Products & Reviews
Sony Ericsson HBH-IV835 Headset
Wed Jul 12, 2006 - 11:30 AM EDT - By
Table of Contents
> Overview Conclusion
Overview Ok I admit it — I absolutely love reviewing headsets. It's become almost a sport for me, looking at the different ones available and seeking out the select few that are comfortable and usable. Headsets continue to get smaller and lighter while adding new features.
One of my favorite headsets is the Jabra JX10 [ Review | Buy ] because of its diminutive size and threadbare earloop. The Sony Ericsson HBH-IV835 Headset is the first headset I have used that forgoes the earloop completely. Does it magically stay in the ear while being comfortable to use?
Although the HBH-IV835 is tiny, there are some very robust features held within its sleek black casing: Bluetooth 2.0, digital echo and noise cancellation, automatic volume adjustment, Digital Signal Processing (DSP) and Adaptive Frequency Hopping (AHF). So the HBH-IV835 has the latest Bluetooth spec, keeps the background noise to a minimum while adjusting its volume when needed, and adapts to interference by other nearby devices.
Inside the box, there are instructions in eight different languages, a lanyard strap, and different size gel pieces for securing the HBH-IV835 to your ear. It uses the same style power charger that the K750 mobile phone uses. You're supposed to charge the headset for two hours before its first use. While charging, the headset's tiny LED is red then turns green when fully charged.
There are no volume controls on the HBH-IV835 — only a power button and the normal action button. The power button is extremely small, and at times I had trouble pressing it. You can use the Treo's stylus in a pinch, but the HBH-IV835 really doesn't need a power button anyway. I'm surprised Sony Ericsson didn't just make the action button also power on/off the device. That would have made this headset a true one-button headset.
You only have to press the power button for a few seconds to turn the HBH-IV835 on/off. Hold in the power button for around eight seconds while the headset is off to put it in pairing mode. Passcode is 0000.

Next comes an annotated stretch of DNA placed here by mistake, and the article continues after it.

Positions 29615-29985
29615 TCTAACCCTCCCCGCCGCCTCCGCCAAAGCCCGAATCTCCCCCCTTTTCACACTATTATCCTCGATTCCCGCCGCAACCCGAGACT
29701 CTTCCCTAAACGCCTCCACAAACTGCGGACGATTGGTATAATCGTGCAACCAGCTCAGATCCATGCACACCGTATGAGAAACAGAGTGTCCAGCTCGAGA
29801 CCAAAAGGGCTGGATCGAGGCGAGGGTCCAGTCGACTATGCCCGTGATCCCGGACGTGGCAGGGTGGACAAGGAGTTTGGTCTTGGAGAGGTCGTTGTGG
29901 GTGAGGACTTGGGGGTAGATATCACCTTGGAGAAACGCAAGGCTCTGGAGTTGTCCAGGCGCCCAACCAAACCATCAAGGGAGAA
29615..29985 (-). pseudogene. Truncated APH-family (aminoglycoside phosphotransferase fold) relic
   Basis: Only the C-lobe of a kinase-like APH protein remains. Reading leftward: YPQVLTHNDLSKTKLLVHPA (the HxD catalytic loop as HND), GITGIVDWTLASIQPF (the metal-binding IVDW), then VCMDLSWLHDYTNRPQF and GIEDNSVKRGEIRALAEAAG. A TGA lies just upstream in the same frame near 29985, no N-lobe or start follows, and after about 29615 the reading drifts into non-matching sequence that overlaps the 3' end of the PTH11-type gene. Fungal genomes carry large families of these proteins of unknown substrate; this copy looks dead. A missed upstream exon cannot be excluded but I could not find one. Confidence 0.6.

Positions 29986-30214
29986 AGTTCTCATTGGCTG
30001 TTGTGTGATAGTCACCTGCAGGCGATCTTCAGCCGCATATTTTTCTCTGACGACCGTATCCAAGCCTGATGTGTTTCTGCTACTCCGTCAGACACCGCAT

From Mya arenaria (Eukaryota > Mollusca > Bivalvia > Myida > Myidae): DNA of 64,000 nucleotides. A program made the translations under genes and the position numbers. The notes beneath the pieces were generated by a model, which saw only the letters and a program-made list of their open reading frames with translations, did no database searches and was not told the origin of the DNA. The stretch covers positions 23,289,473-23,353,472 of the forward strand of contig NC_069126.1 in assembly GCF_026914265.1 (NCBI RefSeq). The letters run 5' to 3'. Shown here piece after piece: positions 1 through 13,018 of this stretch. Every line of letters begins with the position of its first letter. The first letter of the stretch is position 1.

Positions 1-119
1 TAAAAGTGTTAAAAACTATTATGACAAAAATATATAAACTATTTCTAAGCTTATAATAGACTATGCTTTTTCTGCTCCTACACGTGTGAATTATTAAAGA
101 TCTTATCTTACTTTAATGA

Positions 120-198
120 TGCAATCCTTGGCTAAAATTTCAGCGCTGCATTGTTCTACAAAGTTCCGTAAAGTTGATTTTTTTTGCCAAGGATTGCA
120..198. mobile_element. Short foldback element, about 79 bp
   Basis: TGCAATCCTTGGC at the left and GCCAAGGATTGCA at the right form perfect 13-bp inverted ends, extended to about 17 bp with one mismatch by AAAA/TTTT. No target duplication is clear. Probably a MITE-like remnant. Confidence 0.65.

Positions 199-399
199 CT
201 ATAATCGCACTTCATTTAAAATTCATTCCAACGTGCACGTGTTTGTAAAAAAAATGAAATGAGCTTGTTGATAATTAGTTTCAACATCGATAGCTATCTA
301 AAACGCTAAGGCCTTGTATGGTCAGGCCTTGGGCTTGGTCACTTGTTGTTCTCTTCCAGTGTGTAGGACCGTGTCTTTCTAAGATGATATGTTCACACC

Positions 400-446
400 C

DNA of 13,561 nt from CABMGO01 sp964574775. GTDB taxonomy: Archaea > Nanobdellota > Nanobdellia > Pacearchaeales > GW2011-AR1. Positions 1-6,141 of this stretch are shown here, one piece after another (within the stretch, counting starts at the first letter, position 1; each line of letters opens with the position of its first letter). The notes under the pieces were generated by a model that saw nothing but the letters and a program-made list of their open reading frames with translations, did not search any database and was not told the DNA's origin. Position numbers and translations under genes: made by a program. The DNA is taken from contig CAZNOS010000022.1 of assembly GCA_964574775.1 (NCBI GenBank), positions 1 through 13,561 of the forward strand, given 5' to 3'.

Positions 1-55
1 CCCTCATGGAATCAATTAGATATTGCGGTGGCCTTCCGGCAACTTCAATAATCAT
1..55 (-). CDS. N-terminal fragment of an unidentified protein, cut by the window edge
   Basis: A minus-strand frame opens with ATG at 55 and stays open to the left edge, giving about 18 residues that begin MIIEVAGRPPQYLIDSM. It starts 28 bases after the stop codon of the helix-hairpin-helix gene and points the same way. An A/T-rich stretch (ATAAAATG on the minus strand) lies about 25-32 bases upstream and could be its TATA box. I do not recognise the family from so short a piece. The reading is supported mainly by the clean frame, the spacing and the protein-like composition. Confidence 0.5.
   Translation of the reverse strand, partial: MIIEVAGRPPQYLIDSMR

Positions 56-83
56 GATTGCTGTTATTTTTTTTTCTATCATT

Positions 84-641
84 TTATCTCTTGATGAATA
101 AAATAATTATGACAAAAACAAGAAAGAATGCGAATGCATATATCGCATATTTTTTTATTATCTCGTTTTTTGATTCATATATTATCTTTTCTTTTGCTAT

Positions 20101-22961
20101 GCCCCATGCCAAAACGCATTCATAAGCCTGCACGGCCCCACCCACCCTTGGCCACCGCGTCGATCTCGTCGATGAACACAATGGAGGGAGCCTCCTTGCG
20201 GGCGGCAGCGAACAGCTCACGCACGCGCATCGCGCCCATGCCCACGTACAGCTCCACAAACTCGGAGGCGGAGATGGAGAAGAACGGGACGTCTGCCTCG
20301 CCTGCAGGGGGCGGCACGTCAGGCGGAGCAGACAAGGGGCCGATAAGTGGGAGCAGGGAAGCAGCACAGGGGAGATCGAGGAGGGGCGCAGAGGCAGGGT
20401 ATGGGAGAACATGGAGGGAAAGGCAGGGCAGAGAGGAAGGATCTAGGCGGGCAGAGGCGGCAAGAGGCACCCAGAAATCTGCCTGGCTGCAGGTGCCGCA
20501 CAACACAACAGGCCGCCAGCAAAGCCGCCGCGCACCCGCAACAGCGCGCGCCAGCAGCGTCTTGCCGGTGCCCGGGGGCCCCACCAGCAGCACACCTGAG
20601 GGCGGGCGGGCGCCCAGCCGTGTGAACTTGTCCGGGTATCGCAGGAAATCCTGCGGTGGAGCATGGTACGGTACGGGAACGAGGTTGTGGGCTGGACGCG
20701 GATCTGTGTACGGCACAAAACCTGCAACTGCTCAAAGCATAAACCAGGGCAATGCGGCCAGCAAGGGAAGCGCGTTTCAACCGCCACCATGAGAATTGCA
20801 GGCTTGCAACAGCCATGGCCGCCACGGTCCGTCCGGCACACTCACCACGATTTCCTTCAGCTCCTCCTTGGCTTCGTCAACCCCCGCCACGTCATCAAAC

The gel pieces are a crucial component in holding the HBH-IV835 up, as there is no earloop. I wasn't sure if I would like the headset, as things like the iPod's earphones hurt my ears after a short amount of time. The gel pieces (small, medium, large) are easy to remove from the headset, which ships with the medium gel piece in place. My ears must be small (explains why my ex-wife said I never listened), so I went with the small gel piece in order to consistantly keep the headset in place.
I got used to this in-ear headset over time, but because it's so easy to quickly get it in your ear, you can wear it on the included lanyard or keep it in your pocket or sitting on your desk until you need it. This is the perfect headset for people that wear glasses.
Even after securing the headset, there were times when I had to readjust the headset slightly. Then again I don't normally wear in-ear devices, so I'm sure it's my technique that's deficient, not the HBH-IV835. The action button is very well designed. You don't have to press it very hard at all to answer/hang up on calls, and it makes a low, almost inaudible blip when you press it, which I prefer to the loud tones that some headsets have.
The HBH-IV835 adds a wrinkle to gauging sound quality with its self-adjusting volume control. I found that I didn't miss the volume buttons, whether I was in a quiet office or standing outside on a busy street. People on the other side of the call could hear me clearly, though it was better for them when I was talking on my Sony Ericsson K750 mobile phone than when I was using the Treo 650. I blame the 650's old Bluetooth implementation for this, however. Treo 700 users will have a better experience.
The noise cancellation is good, though people could still tell when I was driving because of my car's engine noise. I left a message on my home phone while driving and found that I could barely hear any background noise and didn't hear my car's radio at all. Then again a friend could hear me puting away the dishes, so don't get a false sense of security with the noise cancellation feature and start talking to your friends while in the bathroom.
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